# How many ciphertexts should attacker intercepts if he only knows the first 3 bytes of plaintext of each one?

Consider a system in which DES is used to encrypt messages in which the first three plaintext Bytes are known by the attacker. How many encrypted messages is it necessary to intercept in order to be reasonably sure of identifying the key used for encryption?

The probability that plaintext starts with the 3 known bytes is favorable cases/total cases so:

$$64$$ total block bits - $$24$$ fixed bits ($$3$$ bytes) $$= 40$$... so $$2^{40} / 2^{64} = 2^{-24}$$ is the probability

If I multiply this probability by the number of keys, I get the expected value of the number of keys which gives me the first 3 bytes known, so the false positives.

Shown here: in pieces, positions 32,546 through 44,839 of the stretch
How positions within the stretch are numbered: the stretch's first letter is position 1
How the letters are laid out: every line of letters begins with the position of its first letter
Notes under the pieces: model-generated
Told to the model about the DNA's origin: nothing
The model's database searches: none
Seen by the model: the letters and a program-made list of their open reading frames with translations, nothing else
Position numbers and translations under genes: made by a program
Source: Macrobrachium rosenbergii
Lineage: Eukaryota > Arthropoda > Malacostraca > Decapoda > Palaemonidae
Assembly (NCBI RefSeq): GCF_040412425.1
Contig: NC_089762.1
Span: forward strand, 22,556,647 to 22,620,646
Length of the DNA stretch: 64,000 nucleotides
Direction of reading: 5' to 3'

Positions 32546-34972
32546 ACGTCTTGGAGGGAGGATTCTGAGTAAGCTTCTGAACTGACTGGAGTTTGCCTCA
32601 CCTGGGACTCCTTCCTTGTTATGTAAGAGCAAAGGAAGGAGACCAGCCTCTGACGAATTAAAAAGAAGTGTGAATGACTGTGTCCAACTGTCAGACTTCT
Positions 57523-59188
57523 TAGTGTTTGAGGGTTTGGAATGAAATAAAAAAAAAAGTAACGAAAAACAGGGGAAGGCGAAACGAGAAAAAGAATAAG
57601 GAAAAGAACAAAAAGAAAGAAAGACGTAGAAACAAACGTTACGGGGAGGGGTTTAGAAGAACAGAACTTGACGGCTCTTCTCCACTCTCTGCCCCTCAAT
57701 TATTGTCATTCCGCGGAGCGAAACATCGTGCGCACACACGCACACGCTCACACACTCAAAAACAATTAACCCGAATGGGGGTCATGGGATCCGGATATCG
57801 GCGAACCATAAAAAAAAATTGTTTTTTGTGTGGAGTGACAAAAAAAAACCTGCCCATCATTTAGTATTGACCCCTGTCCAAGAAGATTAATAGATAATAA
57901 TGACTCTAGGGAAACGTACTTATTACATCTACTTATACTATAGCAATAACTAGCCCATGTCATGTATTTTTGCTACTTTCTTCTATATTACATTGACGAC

$$2^{56} * 2^{-24} = 2^{32}$$

So the attacker, when he tries to decrypt, he'll find 2^32 different plaintexts with the 3 known bytes.

The attacker intercepts a second packet and redoes the multiplication:

$$2^{32} * 2^{-24} = 2^8$$

Another time and he'll find the key!

Is this right?

• To be honest, your question is not answerable since reasonably sure is not a metric. Once you define this, then one can talk about the necessary number of ciphertext. Your question is a badly written HW, as it seems. Jun 5 at 7:25
• The proposed solution is mostly correct, and yes 3 intercepts is enough to be reasonably sure. But you didn't quantify that. For best mark, evaluate the residual probability that more than one key would match; and state hypothesis made. One such hypothesis is: DES is assimilated to an ideal cipher with 56-bit key and 64-bit block; but there's another hypothesis that you silently make; it's less standard, and not certain given the problem statement (hint: that hypothesis could well be wrong if the IV was constant, or if ECB mode was used).
– fgrieu
Jun 5 at 7:31